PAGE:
It appears that these days a EUR1 trillion hot liquidity injection (such as that from the ECB's LTRO 1+2) will buy you about 3 months of breathing room. Then the ostriches have no choice but to pull their head out of the sand, especially in Europe, where after three months of spread tightening, and hence the belief that "all is fixed", things are starting to turn ugly again: sovereign government spreads are beginning to widen, Europe is demanding more money from the IMF (i.e. America, even as the BRIC countries are starting to consider a world without the USD as a reserve currency, and are now forming their own bank) to boost its firewall, strikes are promptly converting to riots, Italian bank stocks are being halted due to rapid moves lower, the LTRO stigma trade is at 2012 wides, in short everything we grew to know and love in Q3 and Q4 of 2011. Ironically, having papered over the symptoms courtesy of fresh new money, the underlying causes were never addressed, and only got worse as the deteriorating European economic data suggests. What is scary, as UBS shows, is that this is just the delayed carryover from 2011! Just like the US which had the benefit of abnormally warm weather to mask a "bounce" in the economy which was never structural, so Europe had a relatively quiet quarter in terms of newsflow. Things are about to change: read the following for why the eye of the hurricane is about to pass over Europe and why this time around there is $1.3 trillion less in firepower to delay the onset of reality.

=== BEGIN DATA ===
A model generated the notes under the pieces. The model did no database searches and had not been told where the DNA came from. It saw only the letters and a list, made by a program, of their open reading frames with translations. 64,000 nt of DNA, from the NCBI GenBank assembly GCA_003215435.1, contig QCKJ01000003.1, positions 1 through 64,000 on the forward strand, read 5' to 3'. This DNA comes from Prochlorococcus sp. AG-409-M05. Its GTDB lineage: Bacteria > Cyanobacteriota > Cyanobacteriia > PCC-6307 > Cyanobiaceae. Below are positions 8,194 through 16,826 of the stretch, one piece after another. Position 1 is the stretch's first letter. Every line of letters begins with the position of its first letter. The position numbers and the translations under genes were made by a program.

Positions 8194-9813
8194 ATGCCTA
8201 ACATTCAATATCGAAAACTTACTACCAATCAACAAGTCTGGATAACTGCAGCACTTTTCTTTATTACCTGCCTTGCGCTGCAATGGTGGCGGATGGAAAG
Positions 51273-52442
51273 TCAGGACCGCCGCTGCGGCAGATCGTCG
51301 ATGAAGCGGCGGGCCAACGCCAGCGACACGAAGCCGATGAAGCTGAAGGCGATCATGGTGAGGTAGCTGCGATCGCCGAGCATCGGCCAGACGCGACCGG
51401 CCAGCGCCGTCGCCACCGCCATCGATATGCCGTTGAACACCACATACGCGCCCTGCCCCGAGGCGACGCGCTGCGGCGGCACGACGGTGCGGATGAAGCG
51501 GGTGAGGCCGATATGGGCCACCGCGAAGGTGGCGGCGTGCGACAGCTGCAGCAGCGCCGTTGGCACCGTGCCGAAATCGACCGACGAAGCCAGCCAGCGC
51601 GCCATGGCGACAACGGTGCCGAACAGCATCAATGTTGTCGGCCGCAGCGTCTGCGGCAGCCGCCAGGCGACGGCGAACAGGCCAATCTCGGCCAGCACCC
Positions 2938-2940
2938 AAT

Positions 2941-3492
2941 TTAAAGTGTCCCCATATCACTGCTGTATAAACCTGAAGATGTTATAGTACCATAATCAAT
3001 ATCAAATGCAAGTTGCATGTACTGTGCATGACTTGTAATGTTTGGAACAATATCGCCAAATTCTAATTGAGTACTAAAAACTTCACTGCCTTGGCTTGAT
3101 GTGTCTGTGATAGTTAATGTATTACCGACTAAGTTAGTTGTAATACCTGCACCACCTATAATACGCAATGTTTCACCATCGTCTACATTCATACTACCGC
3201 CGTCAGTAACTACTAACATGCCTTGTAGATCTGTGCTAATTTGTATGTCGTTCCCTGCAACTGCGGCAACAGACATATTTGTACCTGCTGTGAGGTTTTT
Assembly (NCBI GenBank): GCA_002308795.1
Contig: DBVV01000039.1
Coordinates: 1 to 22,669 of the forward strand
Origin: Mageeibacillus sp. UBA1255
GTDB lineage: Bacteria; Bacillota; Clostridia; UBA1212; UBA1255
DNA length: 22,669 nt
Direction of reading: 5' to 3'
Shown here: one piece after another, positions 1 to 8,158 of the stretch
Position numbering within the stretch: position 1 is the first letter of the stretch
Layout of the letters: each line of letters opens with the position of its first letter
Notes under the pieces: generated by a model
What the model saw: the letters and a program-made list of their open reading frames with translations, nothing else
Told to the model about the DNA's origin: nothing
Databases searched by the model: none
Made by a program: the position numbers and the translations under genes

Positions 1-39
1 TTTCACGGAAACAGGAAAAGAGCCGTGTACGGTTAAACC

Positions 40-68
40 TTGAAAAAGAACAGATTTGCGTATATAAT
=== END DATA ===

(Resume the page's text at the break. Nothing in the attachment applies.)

Europe: "€1 Trillion May Not Be Enough"